Saturday, January 12, 2013

Instalment II - Cuthbert Grant

Instalment I

"There were many fur trade posts in the area we now know as Manitoba and Saskatchewan. These areas were close to the buffalo lands. The Red River Valley and the Qu'Appelle Valley were very busy areas for fur trading.

The Qu'Appelle was the domain of the North West Company. The Fort at Qu'Appelle was the main centre for the preparation and distribution of pemmican for the traders and from the Qu'Appelle boats and brigades of Red River carts carried the furs back to the Red River area for shipment to the east and overseas.

One of the most colorful characters who came into the Qu'Appelle area was Cuthbert Grant. His father had been a Nor'Wester at a post near where Kamsack now stands. His wife was a Cree and young Cuthbert was their second son. The boy became a clerk with the Company and later a trader. His area was the Qu'Appelle. From 1814 on he made continuous trips west, bringing supplies from the Red River and taking back furs.

In the Red River area Cuthbert Grant became the leader of his Metis people as the struggles took place between them and the Red River settlers. He led the Metis at the time of the Battle of Seven Oaks, doing his best to prevent bloodshed between the traders and settlers. He was recognized for his leadership of the Metis and charged with the responsibility of trying to keep the peace. He was given the title "Warden of the Plains". Later he formed a Metis settlement near St. Francis Xavier. It was called Grantown.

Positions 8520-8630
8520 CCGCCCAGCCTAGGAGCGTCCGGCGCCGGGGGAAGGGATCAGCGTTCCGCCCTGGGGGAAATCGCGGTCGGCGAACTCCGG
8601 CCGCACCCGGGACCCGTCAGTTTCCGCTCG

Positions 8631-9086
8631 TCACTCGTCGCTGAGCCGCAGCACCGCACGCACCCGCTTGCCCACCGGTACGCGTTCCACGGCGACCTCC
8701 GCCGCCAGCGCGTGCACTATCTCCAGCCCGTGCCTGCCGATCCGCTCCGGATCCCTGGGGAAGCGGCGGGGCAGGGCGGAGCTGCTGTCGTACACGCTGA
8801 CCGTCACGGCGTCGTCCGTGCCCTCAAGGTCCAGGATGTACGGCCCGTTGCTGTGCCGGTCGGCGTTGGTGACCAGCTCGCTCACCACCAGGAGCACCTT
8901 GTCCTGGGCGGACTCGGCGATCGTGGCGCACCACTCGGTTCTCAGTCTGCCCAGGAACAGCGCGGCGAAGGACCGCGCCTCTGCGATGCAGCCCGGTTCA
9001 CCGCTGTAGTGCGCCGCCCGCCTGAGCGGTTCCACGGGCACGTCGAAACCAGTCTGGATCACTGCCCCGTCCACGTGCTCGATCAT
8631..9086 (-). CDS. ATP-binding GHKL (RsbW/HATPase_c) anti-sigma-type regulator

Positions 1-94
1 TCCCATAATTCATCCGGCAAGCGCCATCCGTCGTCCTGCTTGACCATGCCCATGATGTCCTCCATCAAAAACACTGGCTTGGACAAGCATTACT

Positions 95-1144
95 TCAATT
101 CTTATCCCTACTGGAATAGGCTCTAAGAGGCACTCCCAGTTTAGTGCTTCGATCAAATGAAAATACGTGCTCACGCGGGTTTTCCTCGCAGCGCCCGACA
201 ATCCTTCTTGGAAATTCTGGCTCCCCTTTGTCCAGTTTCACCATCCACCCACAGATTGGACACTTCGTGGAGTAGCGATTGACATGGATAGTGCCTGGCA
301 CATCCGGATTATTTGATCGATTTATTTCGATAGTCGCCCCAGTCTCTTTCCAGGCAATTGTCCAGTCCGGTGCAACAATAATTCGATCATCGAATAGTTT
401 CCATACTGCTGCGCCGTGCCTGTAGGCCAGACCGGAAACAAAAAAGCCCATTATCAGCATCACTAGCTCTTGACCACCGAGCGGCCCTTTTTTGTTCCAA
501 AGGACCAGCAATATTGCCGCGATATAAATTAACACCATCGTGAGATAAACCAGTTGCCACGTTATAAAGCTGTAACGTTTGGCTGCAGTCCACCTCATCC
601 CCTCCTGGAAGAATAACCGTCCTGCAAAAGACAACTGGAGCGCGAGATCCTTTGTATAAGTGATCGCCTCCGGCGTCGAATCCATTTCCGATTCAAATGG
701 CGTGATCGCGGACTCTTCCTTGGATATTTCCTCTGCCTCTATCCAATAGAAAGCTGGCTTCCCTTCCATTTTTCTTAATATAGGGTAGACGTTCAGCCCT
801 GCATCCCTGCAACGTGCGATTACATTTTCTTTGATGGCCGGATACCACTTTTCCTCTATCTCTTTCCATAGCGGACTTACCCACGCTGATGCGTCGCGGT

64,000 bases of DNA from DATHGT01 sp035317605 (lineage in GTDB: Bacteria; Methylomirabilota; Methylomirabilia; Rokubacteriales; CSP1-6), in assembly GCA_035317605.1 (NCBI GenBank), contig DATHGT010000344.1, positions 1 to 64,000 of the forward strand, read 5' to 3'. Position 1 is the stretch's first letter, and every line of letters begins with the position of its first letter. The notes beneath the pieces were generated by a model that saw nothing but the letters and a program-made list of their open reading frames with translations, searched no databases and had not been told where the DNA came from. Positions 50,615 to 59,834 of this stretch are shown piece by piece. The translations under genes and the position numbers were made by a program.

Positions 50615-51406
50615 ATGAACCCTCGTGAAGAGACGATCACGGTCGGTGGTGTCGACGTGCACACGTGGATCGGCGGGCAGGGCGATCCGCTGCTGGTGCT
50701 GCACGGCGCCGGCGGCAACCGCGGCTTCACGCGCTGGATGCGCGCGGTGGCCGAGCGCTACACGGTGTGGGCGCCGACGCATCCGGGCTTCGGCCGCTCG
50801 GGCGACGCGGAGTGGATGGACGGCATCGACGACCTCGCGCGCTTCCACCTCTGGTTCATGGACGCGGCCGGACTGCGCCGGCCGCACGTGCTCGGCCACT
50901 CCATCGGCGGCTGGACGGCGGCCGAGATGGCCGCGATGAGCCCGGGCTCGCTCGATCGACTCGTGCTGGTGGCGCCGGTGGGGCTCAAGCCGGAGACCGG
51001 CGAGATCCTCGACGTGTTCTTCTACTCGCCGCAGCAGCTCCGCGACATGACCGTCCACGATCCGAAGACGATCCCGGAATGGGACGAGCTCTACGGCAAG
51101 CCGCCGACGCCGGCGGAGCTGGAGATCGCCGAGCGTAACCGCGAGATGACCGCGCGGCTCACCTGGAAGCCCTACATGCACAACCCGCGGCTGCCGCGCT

Although Cuthbert Grant died in the little settlement he founded, his son James Cuthbert came to the Qu'Appelle and lived at the end of Lake Katepwa." [Ed. Not far from where I grew up]
"The story of the Metis people in the Qu'Appelle can be picked up again at Lebret. This was an early mission founded under the jurisdiction of the diocese of St. Boniface, established in 1862 for the North West Territories.

Father Lebret, from whom the name of the present town comes, came there in 1866. Father Tache had come in 1865 and held a four week's mission and chosen a site for a mission. Then in 1866 when Father Lebret arrived the post and chapel were built of logs and thatch. Father Decorby came in 1868 and was the first residing priest and resident. In 1870 Father Lestang came. Then Father Hugonard arrived and was the parish priest for some years. In 1884 they built the residential school where Father Hugonard served as principal for thirty-three years.

The mission at Lebret was the centre for thirty-two posts north, south and west of the Qu' Appelle.

The Qu'Appelle Valley trails were the natural way for people to come west. From the valley you could go on to Prince Albert, to Long Lake, to the Cypress Hills and far to the northwest. Travellers, traders and missionaries were constantly moving back and forth. And, of course, some of them stayed in the beautiful valley.

By 1895, following the exodus of many Metis from the Red River after the troubles of 1869, the mission at Lebret was home to about 560 people, most of them Metis."
"There was also a small group of Metis living at the east end of Lake Katepwa and east along the valley. They were part of the mission at Lebret and were served by Father St. Germain and Father de Bretagne who came to Katepwe and to Blackwood (further east) to give services. In the records at Lebret we see that at Katpwa, Father Guy de Bretagne gave services to 87 souls. And Father St. Germain recorded visits from 1871 - 82.

This little group of settlers were the first Metis to live beside or near Lake Katepwa"
[Ed. Among the names in that "little group of settlers" were several that I remember from the days of my childhood. They include the Cardinals, Racettes, Klynes, Peltiers (alternately spelled Pelletier), and Amyottes.]
"By 1880 there was a small settlement at the end of the lake. The Metis were soon joined by settlers from the east.